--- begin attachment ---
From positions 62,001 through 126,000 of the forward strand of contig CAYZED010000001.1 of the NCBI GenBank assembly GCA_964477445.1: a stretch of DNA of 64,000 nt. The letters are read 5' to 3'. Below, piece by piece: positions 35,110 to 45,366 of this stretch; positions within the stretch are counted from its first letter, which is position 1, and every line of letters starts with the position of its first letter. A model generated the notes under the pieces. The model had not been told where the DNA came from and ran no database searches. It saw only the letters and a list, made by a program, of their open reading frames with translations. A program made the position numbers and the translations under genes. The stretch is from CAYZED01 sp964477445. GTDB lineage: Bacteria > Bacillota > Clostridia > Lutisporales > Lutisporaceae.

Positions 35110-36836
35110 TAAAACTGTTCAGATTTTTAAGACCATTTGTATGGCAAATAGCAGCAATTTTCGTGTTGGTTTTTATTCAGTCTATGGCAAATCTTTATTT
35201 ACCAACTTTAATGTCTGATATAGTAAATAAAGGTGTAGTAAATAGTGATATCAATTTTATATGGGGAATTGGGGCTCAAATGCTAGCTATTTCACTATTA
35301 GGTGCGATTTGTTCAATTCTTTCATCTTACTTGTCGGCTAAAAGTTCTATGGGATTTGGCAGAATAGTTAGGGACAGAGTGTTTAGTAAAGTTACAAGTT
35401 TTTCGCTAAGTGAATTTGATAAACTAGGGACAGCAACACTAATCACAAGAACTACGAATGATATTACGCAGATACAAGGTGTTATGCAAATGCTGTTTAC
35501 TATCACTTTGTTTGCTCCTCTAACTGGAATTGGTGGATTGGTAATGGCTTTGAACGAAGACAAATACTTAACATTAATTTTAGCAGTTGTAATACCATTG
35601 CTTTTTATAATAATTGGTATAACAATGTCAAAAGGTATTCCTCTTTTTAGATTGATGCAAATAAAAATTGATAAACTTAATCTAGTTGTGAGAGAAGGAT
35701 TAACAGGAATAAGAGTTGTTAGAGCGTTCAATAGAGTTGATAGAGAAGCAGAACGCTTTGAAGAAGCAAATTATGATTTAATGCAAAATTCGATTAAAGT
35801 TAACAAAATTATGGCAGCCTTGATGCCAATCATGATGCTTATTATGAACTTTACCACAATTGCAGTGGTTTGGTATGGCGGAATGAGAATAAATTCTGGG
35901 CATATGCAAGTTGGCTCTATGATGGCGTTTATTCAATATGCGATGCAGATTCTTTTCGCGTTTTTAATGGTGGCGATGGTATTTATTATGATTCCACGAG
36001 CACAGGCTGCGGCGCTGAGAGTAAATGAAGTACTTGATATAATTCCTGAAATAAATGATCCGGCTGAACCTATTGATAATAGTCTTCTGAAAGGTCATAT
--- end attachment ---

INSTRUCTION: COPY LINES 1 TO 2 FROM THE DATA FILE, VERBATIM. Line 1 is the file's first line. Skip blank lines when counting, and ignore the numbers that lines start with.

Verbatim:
From positions 62,001 through 126,000 of the forward strand of contig CAYZED010000001.1 of the NCBI GenBank assembly GCA_964477445.1: a stretch of DNA of 64,000 nt. The letters are read 5' to 3'. Below, piece by piece: positions 35,110 to 45,366 of this stretch; positions within the stretch are counted from its first letter, which is position 1, and every line of letters starts with the position of its first letter. A model generated the notes under the pieces. The model had not been told where the DNA came from and ran no database searches. It saw only the letters and a list, made by a program, of their open reading frames with translations. A program made the position numbers and the translations under genes. The stretch is from CAYZED01 sp964477445. GTDB lineage: Bacteria > Bacillota > Clostridia > Lutisporales > Lutisporaceae.

Positions 35110-36836